Waltz With Bashir is an animated docu-drama about one Israeli's efforts to recall what he did in "The War." The War in this case was the invasion of Lebanon in 1982, Israel's Vietnam. And the event that filmmaker Ari Folman wants to remember, but can't, is the massacre in the Sabra and Shatila Palestinian refugee camps, when Christian militias moved in, with Israeli permission, and slaughtered hundreds of civilians.
Folman, working with a team of animators and designers, interviews or reconstructs interviews with old friends and former comrades-in-arms (sometimes using an actor's voice instead of the friend). He talks with experts in post-traumatic stress and memory, trying to recall what his memory will not give back to him: his participation in that invasion.
An old friend tells Folman of a recurring nightmare: A pack of 26 demon dogs hunts him down each night. Why 26? That's how many dogs he killed when in the army. When Israeli troops would near a village, barking dogs would give them away. It was his job to shoot those dogs; he still remembers every one of them in their death throes.
That makes Folman wonder why he doesn't have nightmares and flashbacks. Maybe it's because he can't really recall those days, more than 20 years before. His mind won't let him, a psychotherapist friend tells him.
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But as Folman tracks down fellow soldiers, the flashbacks visit him as well — luridly detailed but symbolic recollections of some awful event that he witnessed.
Others recall firefights in orchards, shooting boys who aimed rocket-propelled grenades at them, the house-by-house, high-rise-by-high-rise assault on Beirut itself, surviving bloody ambushes and watching German porn (graphically re-created) in an occupied villa in the city. Folman pieces together his memories from theirs.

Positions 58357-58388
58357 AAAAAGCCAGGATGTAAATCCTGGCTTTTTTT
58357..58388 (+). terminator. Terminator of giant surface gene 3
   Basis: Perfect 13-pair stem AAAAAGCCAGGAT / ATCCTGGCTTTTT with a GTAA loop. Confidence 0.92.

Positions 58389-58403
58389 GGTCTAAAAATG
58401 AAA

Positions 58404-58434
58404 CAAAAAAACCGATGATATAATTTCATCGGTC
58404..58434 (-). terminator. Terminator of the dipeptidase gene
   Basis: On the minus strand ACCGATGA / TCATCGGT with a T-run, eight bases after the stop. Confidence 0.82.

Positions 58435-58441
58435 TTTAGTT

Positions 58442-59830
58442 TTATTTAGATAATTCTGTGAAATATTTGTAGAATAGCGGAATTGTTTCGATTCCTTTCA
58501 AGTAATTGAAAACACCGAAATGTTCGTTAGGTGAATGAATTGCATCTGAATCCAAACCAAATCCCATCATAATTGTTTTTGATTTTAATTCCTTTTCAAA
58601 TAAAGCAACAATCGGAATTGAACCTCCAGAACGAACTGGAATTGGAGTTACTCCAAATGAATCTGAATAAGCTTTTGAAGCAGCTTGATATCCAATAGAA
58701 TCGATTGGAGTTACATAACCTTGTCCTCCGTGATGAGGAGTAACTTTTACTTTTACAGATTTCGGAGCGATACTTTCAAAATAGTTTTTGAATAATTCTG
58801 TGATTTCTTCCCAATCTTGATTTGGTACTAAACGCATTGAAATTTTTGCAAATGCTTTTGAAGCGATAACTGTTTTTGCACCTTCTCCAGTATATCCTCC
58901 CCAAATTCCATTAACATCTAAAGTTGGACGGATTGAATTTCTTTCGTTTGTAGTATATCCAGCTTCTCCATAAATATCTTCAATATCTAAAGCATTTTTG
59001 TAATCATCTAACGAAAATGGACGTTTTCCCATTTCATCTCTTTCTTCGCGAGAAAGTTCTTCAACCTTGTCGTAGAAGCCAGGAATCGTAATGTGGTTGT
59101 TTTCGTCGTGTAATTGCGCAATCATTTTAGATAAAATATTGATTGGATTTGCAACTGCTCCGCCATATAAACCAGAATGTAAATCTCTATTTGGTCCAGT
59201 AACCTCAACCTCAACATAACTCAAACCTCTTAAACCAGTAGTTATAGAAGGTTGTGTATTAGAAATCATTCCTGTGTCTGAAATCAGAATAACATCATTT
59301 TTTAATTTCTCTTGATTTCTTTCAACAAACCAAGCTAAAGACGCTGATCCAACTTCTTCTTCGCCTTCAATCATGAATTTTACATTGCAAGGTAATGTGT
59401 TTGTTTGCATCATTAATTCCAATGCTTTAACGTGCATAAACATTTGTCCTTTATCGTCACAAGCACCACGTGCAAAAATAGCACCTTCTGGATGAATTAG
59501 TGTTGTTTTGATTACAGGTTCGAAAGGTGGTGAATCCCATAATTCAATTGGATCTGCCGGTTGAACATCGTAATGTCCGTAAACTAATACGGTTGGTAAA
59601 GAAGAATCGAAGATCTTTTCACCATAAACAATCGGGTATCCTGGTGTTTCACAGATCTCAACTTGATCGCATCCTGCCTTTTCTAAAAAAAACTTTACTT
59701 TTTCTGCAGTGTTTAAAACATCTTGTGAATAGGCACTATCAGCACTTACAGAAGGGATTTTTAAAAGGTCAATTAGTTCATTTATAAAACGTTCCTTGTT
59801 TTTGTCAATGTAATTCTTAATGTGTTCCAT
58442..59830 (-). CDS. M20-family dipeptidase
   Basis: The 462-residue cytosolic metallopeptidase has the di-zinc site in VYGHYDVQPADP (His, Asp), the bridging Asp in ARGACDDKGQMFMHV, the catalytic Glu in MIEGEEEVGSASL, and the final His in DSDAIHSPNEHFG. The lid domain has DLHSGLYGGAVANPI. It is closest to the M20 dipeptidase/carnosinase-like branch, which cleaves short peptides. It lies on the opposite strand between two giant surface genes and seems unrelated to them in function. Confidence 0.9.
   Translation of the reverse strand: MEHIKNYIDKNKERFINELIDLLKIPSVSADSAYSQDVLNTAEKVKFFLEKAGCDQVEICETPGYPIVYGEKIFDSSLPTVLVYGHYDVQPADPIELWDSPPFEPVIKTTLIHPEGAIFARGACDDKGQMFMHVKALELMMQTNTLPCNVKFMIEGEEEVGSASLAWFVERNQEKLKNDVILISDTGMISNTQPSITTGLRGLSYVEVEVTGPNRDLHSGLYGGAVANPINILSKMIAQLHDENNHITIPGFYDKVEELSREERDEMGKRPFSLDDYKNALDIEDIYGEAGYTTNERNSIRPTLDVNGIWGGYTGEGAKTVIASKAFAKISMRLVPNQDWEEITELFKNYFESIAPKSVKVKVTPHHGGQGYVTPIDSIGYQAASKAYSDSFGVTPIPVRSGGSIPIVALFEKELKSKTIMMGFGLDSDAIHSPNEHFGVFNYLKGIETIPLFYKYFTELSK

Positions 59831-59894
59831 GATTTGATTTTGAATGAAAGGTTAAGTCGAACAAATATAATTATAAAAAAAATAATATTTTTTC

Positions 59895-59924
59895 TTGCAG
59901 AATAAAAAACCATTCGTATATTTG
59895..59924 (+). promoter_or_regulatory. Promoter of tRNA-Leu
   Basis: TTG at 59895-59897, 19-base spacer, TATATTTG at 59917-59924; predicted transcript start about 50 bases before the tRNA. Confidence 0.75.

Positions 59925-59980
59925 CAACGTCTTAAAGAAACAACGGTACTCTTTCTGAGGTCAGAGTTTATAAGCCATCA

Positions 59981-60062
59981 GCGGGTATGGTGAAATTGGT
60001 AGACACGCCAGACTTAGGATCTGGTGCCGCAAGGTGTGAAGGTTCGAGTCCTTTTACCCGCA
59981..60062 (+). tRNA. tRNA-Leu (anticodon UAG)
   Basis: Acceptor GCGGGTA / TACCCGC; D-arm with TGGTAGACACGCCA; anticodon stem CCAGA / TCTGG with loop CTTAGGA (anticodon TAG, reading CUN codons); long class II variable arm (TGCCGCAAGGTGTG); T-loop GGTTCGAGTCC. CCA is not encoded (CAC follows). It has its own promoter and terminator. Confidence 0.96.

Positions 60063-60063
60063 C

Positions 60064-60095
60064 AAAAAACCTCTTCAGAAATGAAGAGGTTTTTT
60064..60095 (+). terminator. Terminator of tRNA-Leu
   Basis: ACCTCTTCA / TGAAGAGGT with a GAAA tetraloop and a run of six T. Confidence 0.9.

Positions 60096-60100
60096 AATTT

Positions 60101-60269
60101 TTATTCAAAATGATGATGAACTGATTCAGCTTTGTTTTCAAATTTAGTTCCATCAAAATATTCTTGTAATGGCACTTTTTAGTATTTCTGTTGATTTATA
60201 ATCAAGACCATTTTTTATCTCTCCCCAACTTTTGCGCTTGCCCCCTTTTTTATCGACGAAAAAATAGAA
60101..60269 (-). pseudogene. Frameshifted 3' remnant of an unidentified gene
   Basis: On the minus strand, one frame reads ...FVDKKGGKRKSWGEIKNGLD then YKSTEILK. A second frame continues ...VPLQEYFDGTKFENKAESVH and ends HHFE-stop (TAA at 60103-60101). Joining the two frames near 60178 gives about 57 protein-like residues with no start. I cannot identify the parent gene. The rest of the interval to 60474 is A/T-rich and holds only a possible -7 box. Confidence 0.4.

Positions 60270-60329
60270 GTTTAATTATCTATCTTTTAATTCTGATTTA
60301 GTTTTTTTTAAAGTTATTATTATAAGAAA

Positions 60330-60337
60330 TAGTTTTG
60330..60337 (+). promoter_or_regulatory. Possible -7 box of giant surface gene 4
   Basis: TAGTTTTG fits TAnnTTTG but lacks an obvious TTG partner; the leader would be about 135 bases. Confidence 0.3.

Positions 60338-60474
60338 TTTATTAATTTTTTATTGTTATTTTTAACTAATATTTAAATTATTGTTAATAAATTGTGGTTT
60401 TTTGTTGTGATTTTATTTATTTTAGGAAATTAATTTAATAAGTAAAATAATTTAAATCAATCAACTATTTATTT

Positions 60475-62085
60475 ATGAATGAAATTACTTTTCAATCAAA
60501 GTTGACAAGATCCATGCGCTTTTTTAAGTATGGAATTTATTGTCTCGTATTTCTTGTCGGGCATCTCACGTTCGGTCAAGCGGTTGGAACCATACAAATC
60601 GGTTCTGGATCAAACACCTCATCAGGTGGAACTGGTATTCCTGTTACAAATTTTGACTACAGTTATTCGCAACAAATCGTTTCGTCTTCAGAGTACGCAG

The look of Waltz With Bashir is what is most arresting. It's a deep, multiplane style of animation that incorporates photo-real settings, realistic renderings of the people and under-animated movement, especially of faces.
Animated or not, Bashir — it takes its title from the Christian Phalangist president of Lebanon — is still a movie that relies heavily on "talking heads," probing but monotonously modulated conversations. Mix in the dream fugues and the subtitle, and you have a recipe for an unplanned nap. An espresso shot before the lights go down wouldn't be a bad idea.
Because what's here is innovative, illuminating and deeply rewarding.
The questioning, the history repressed that's slowly recalled, are important. And in light of the current shooting war in Gaza, it's also cautionary. In every war, military leaders (Ariel Sharon, a villainous presence here) are quick to euphemize the civilian dead as "collateral damage." It's a lot more difficult to just dismiss those faceless "numbers" when some of that collateral damage is to your own soldiers, their bodies, lives and psyches.